“I perhaps owe something in a sense to Victor Herbert,” Linus Pauling disclosed in an interview a few years before his death. I probably never would have written the several books that I’ve written about nutrition and health and disease if it had not been for Victor Herbert.”
Sometime around 1969, Pauling gave a short talk about vitamin C and the common cold at the opening of the Mount Sinai Medical School in New York City. He said that he and his wife had been taking large doses of vitamin C for three years. “And there’s no doubt in my mind – I’ve been looking at the literature, too – no doubt that vitamin C can provide a lot of protection against the common cold.”
That drew the attention of nutritionist Victor Herbert, a fierce opponent of what he dismissed as quackery.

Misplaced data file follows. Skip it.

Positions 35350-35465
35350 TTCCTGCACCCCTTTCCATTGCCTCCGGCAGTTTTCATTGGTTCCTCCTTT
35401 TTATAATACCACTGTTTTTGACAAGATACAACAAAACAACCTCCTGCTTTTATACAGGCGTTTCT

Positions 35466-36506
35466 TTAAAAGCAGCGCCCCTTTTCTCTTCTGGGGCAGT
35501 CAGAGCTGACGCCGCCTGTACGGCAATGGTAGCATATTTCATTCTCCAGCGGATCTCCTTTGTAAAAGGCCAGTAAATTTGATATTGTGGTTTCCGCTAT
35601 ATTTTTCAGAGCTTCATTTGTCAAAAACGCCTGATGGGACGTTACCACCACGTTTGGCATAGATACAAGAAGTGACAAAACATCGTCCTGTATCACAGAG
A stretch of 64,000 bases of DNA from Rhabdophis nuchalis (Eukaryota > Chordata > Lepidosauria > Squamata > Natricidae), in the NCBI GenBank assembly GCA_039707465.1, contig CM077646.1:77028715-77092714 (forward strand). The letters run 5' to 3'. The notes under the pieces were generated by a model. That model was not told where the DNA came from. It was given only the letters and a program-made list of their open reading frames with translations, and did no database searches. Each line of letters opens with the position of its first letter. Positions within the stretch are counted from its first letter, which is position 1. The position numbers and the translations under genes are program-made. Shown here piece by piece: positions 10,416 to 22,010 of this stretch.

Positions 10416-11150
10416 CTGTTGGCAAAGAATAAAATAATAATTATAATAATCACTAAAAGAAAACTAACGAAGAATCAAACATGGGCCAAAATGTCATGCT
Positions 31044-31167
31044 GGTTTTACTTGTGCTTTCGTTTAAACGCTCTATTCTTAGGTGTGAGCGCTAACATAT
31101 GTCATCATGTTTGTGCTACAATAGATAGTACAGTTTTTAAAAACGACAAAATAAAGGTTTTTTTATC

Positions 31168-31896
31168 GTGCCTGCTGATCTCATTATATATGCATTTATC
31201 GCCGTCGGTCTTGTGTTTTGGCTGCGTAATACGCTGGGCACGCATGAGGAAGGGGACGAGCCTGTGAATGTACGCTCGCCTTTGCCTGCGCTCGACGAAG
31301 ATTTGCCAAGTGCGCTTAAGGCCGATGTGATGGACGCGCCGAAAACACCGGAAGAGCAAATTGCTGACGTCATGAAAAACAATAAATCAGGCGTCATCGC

“Victor Herbert wrote to me a scathing letter attacking me, and said, ‘Can you show me a single prospective, controlled, double-blind trial where vitamin C is shown to have more value than a placebo?’ So I wrote to him and said, ‘Well, I’ve found four trials now and all of them show that it has more value than a placebo.’
But Herbert said he was too busy to read the research, Pauling recalled.
“Victor Herbert had encouraged me to look through the literature for these double-blind trials. And here he refused to pay any attention.
Not only that, but Pauling also believed that the results of these trials were misrepresented as negative outcomes in textbooks.
“I got so steamed up one day, here, in this room, that I sat down and began writing a book about vitamin C and the common cold. I sat down the first of August and finished it the thirty-first of August in 1970. I sent it off to the publisher and it came out the 17th of November in the same year. Most publishers that I’ve had experience with don’t work so fast but this book was available already before the end of 1970. “And then I started being attacked by the medical Establishment, the medical journals.”